Chris Knipp Writing: Movies, Politics, Art

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PostPosted: Sat Mar 05, 2022 4:35 pm 
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Disturbing drama of the fallout of Northern Ireland's Troubles this time focused on two women

It is certainly true that first time director Cathy Brady gets what Peter Bradshaw in the Guardian calls "two fiercely committed performances" that are "the bedrock" of this Northern Irish border town drama which Brady also wrote. Yes, Nora-Jane Noone is solid as Lauren, the "sane," married sister and the late Nika McGuigan is riveting as Kelly, the troubled, possibly mentally deranged one, and when they play intimately together it's galvanizing, a unified force. But how the story plays out is not only troubling but confusing. What's suggested is certainly an interesting question: can a disturbed close relative cause someone to go completely haywire in sympathy? Perhaps so. But Brady plays with this idea without looking at it clearly and there are both powerful, propulsive scenes, and gaps in the writing including an ending that lacks force. Certailnly Brady shows great promise here; there is not only the great acting but poetic cinematography by Crystal Fournier and a subtle, spot-on, almost diegetic use of music by Gareth Averill and Matthew James Kelly, and we should look for what this writer-director does going forward, hoping future work will be less flawed.

That joint craziness, arguably justified by public events of the lingering trauma of The Troubles, and private family traumas, is the "wildfire" that springs up when Kelly returns. The action begins as she goes through customs, where we learn she's been listed as missing for a year. She's returning to her small Northern Ireland border town but doesn't want anyone informed. When she gets to Lauren's house, it's a surprise and terrible shock for her sister. It turns out the sisters are only a year apart and so close they're thought of as "the twins." Their mother committed suicide some time earlier, apparently in a car crash. She, the mother, was considered crazy by the locals, who all know each other. The tragedy of her husband's, the sisters' father's, death in an IRA bombing was surely a factor.

Kelly often has a wild, troubled look, and now that she's back, seems bent on digging things up from the past. Symbolically, soon after arrival she's up in the middle of the night literally digging up the back yard, a smooth, walled lawn, she says for what will be a great vegetable garden. Sean (Martin McCann), Lauren's husband, is the normal pillar between the two women (or trying to be) who finds Kelly's behavior unacceptable and Lauren's defense of it troubling. He announces that the grass must be put back immediately, and begins suggesting, with increasing insistence, that Kelly must "see someone" for a psychological evaluation.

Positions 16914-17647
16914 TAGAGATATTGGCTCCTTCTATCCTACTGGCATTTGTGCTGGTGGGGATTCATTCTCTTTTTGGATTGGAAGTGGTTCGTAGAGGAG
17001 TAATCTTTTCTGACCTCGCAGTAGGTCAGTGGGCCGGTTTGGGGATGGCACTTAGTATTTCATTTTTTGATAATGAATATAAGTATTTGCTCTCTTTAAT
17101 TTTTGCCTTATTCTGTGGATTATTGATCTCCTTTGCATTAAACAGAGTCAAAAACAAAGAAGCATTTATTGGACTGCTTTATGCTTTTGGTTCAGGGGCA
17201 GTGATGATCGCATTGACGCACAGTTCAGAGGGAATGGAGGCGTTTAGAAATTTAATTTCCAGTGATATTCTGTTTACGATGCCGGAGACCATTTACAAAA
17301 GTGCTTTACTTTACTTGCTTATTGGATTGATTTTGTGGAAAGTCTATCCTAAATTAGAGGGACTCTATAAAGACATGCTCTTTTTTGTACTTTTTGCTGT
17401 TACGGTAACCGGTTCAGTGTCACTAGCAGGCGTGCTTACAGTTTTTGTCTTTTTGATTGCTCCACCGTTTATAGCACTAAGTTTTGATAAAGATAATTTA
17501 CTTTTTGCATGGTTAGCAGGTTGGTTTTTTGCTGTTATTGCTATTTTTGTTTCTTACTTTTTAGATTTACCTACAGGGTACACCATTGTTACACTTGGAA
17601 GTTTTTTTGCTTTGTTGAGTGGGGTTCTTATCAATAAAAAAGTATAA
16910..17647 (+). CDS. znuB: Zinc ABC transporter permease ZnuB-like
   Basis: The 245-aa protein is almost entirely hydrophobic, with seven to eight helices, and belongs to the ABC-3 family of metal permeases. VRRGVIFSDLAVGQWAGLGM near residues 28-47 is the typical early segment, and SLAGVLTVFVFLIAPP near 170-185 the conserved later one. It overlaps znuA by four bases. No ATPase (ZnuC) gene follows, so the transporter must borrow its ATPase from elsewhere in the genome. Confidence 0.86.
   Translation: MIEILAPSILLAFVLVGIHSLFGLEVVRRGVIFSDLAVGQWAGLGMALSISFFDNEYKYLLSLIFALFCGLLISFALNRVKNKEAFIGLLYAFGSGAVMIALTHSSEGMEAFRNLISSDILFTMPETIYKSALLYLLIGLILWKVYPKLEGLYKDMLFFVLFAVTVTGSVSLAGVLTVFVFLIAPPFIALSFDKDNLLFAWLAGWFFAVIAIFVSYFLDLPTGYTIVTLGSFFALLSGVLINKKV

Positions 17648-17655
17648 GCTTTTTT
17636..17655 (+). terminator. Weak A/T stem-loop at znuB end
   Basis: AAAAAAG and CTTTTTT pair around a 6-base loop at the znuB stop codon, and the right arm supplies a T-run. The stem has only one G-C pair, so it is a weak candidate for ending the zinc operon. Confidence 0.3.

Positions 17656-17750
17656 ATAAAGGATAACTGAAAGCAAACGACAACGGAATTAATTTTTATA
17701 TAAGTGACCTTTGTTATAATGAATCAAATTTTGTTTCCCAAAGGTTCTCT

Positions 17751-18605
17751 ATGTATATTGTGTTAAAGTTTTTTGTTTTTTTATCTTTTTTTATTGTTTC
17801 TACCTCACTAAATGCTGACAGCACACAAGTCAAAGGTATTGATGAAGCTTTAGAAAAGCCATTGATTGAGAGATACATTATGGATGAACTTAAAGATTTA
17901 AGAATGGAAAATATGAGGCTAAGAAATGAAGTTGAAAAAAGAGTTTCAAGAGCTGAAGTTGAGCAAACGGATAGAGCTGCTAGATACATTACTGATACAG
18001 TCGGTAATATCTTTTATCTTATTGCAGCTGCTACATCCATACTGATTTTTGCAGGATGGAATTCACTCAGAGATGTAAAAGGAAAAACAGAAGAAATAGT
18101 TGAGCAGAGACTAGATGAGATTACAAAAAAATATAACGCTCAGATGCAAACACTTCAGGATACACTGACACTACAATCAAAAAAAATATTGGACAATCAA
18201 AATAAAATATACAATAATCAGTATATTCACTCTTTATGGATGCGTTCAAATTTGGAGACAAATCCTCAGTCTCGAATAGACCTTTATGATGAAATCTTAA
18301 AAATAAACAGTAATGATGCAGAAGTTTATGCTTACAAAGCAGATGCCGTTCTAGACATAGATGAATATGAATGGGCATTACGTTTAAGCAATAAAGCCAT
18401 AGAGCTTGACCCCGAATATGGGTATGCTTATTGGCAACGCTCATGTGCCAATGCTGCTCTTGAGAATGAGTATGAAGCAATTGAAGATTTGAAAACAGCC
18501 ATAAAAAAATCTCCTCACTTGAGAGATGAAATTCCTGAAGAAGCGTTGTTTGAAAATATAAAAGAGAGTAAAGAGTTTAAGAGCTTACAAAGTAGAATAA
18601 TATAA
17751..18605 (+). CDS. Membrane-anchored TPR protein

It's made clear that Kelly's disappearance a year ago was devastating for Lauren. How adrift Lauren herself now is is indicated by where she works: a vast, alienating factory-like Amazon-style distribution center where she is often late and forgets to don her proper uniform. She is soon more at home with Kelly, and they go back to being like adolescent girls looking for fun or bursting with anger at outsiders. In the memorable central scene, they get drunk together (drinking from the same glass) at a pub and dance in close embrace to "Gloria" by Them featuring Van Morrison, played over and over on the Jukebox. They're eventually kicked out, but before that they confront a group of middle-aged men, particularly one called Gerry (David Pearse) who Kelly accuses of being the murderer of their father - and all of them, of what Bradshaw eloquently calls being "still in hock to the macho cult of terrorist violence."

In an interesting, favorable "Kermode and Mayo" spoken review Observer chief critic Mark Kermode says he likes films whose explored revelations are actually more or less clear from the start, "natural, organic progressions," as he feels Wildfire's are. One can see what he's getting at: dramatic "reveals" or "twists" often seem pat and fake, condescending to the audience. It's true as Kermode says that Brady, with help from dp Fournier, creates an "immediate world in which past and present coexist." But writing isn't complex and detailed enough to work out what Kermode points to as the film's central subject, the interaction of the private and the political.

Perpahs there are "natural, organic progressions," but it's still surprising how much Lauren will unravel, or how things will end up, with Lauren, to the despair of poor Sean (with whom I found myself increasingly in sympathy with), becoming more and more in sympathy and in league with Kelly, not in a good way, and the action winding up with the two sisters on a suicidal fugue. The death of their mother is never fully explored, but that it was suicide isn't really kept a secret, nor that Kelly is riven by anger and torment. I found myself disturbed not so much by the vague issues Kelly wants to confront, which flashbacks suggest are her own personal demons, as by how Sean gets lost in the shuffle here. He should have gotten Kelly to that therapist. This is a disturbing film, but unfortunately that's not just because of the unraveling of its two central women but because the action leaves too much vague and inchoate.

It remains to underline, however, that the sound and images are fine here, and the galvanic performances of the two leads show us what a great talent we lost in the untimely death of Nika McGuigan. Cathy Brady is a filmmaker to watch.

Wildfire, 85 mins, debuted at Toronto Sept. 2020, playing at London, Thessaloniki, Russia's Irish film festival, and San Diego. Screened for this review as part of the March 10-17, 2022 San Francisco Mostly British festival.
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